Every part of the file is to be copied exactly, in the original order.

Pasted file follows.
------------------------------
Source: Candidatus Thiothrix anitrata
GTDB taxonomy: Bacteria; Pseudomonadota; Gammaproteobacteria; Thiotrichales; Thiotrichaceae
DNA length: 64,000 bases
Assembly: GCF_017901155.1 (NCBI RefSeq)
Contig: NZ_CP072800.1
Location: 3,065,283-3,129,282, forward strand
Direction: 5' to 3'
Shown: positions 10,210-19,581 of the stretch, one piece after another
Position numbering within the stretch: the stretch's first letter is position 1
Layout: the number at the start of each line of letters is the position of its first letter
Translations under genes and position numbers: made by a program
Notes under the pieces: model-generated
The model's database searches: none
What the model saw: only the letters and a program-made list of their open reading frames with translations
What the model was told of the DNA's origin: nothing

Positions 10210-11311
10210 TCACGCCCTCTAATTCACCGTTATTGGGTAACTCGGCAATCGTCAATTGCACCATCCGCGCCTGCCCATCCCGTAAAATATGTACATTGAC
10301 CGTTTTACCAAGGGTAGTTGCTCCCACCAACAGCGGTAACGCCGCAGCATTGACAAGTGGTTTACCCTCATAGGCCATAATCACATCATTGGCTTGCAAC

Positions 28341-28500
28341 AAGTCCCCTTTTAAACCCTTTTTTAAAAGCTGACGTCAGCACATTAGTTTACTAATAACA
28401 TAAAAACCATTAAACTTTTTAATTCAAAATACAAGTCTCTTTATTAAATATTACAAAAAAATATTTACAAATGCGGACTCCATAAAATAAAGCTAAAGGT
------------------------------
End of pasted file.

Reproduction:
Source: Candidatus Thiothrix anitrata
GTDB taxonomy: Bacteria; Pseudomonadota; Gammaproteobacteria; Thiotrichales; Thiotrichaceae
DNA length: 64,000 bases
Assembly: GCF_017901155.1 (NCBI RefSeq)
Contig: NZ_CP072800.1
Location: 3,065,283-3,129,282, forward strand
Direction: 5' to 3'
Shown: positions 10,210-19,581 of the stretch, one piece after another
Position numbering within the stretch: the stretch's first letter is position 1
Layout: the number at the start of each line of letters is the position of its first letter
Translations under genes and position numbers: made by a program
Notes under the pieces: model-generated
The model's database searches: none
What the model saw: only the letters and a program-made list of their open reading frames with translations
What the model was told of the DNA's origin: nothing

Positions 10210-11311
10210 TCACGCCCTCTAATTCACCGTTATTGGGTAACTCGGCAATCGTCAATTGCACCATCCGCGCCTGCCCATCCCGTAAAATATGTACATTGAC
10301 CGTTTTACCAAGGGTAGTTGCTCCCACCAACAGCGGTAACGCCGCAGCATTGACAAGTGGTTTACCCTCATAGGCCATAATCACATCATTGGCTTGCAAC

Positions 28341-28500
28341 AAGTCCCCTTTTAAACCCTTTTTTAAAAGCTGACGTCAGCACATTAGTTTACTAATAACA
28401 TAAAAACCATTAAACTTTTTAATTCAAAATACAAGTCTCTTTATTAAATATTACAAAAAAATATTTACAAATGCGGACTCCATAAAATAAAGCTAAAGGT